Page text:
Trauma and the brain

Rewind is associated with Phobia and PTSD which of course is correct as it does resolve a high percentage of the symptoms of both. But it does more than this which people don’t realise.
The brains response to trauma of any kind is that in that moment of high emotion where the amygdala is overwhelmed, the feelings and responses are set in place as a blueprint within the emotional brain so it has something to refer back to if anything remotely similar ‘may’ happen again.
In essence it is doing its best to protect us in the future; trouble is, it is stuck there as it waits. A bit like a fire alarm which we don’t take much notice of but we are reassured it is there, however, if it is super sensitive it will fire off over and over when it isn’t really needed. We can’t take the risk so we react/respond to it initially as if it is a real emergency obeying our flight/fight/freeze response.
Can you imagine how tiring this would become if it happened again and again….. If it’s a smoke alarm we can take the battery out in frustration but we can’t do the same with our brains response, it is pre-programmed and determined, after all it is ‘doing its job’.
Match that response to being interrupted every day from getting on with life with negative images, thoughts and feelings related to a past event! Life is difficult enough on a day to day basis without the past holding us back. Here’s where the thinking brain comes in, frustrated at being held back it may rationalise “this was years ago, why can’t you leave it behind”, “get over it” etc.? The response to this self-questioning when we can’t do it is self-criticism and despair.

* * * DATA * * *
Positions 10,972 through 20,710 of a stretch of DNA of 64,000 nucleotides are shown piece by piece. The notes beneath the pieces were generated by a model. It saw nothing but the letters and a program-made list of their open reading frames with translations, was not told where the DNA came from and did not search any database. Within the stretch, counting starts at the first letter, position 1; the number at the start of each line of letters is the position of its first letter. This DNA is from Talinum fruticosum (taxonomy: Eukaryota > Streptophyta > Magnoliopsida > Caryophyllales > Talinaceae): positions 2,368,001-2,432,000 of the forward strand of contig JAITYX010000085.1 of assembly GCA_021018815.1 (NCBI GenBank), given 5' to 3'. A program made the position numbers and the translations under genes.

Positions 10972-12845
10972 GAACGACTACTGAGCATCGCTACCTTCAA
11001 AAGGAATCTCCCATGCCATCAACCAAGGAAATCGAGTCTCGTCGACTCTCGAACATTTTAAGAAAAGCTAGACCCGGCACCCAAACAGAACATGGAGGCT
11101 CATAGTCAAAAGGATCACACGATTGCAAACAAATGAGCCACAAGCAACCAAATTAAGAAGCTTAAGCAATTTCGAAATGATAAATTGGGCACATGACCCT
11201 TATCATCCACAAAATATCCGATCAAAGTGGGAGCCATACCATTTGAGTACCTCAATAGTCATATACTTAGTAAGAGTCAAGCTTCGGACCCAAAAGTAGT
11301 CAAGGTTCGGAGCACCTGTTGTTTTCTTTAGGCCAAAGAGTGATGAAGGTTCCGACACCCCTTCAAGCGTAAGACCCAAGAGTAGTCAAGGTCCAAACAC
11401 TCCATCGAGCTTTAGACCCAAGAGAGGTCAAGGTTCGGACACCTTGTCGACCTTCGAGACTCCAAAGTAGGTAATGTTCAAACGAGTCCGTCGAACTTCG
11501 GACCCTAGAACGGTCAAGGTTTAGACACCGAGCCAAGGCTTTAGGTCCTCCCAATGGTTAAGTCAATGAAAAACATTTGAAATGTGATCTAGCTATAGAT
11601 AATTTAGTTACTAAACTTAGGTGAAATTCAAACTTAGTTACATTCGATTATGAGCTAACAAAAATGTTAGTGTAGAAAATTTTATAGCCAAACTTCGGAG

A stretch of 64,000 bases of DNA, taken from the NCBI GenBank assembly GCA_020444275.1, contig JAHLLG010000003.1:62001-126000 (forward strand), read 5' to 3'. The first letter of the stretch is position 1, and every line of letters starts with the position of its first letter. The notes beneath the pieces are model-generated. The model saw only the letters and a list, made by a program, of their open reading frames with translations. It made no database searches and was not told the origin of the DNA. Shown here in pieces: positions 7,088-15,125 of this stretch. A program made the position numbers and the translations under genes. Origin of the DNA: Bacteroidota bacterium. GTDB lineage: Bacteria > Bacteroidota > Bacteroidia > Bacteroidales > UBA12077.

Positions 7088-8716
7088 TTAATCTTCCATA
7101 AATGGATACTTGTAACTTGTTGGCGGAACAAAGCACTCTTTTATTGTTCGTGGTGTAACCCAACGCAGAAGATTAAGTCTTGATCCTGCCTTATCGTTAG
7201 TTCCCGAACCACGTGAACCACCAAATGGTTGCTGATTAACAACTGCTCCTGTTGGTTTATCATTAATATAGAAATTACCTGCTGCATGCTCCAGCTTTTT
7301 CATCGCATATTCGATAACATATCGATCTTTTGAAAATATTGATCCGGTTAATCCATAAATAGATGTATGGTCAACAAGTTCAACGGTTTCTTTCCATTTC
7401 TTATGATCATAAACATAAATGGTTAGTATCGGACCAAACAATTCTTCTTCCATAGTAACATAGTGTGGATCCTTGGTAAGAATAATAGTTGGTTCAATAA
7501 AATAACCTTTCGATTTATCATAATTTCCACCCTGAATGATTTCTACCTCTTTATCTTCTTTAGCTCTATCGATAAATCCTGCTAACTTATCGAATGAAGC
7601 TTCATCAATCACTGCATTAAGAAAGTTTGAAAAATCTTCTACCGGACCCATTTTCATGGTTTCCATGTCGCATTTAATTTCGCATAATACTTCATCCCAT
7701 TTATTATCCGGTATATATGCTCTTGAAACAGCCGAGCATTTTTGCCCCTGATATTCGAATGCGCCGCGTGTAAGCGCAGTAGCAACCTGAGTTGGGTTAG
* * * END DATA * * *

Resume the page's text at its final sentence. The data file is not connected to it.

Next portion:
Sometimes we do not even make these connections as the subconscious brain may keep it from us dependant on the strength of initial overwhelm in the moment of trauma. If it didn’t overwhelm us we are able to settle back down, make some rational responses and move on with maybe some measure of caution; at this level we are aware we are doing it and can perhaps talk ourselves through it. But very often we have pushed the initial trauma/disturbance so far down we do not link our overreactions, bad dreams, nightmares, flashbacks and avoidant behaviour to the event itself. Often it is those around us that notice the withdrawal, behaviour which is out of character including coping by overuse of drink, drugs, violent behaviour etc. It is not a coincidence that many prisons have a high percentage of veterans, survivors of abuse etc. Also unresolved trauma is often at the bottom of broken relationships. Traumatised people believe they are broken beyond repair; many say they don’t know who they are anymore. The trauma has changed them and the body “keeps the score” Does any of this ring bells with you as a therapist seeing many clients who can’t move on or give up on therapy as “it doesn’t work for me”?
There is an answer – Using the rewind technique is the best way to help them to move on quickly as this client records:-
“Since the rewind session I have not thought about the issues I had once, I still find it amazing how the rewind was able to simply stop what was happening never to be thought of again. Thank you; there was a point I felt I would be carrying that unwanted baggage for the rest of my life. All those issues have gone and opened up more space in my head to allow myself to think about other things”.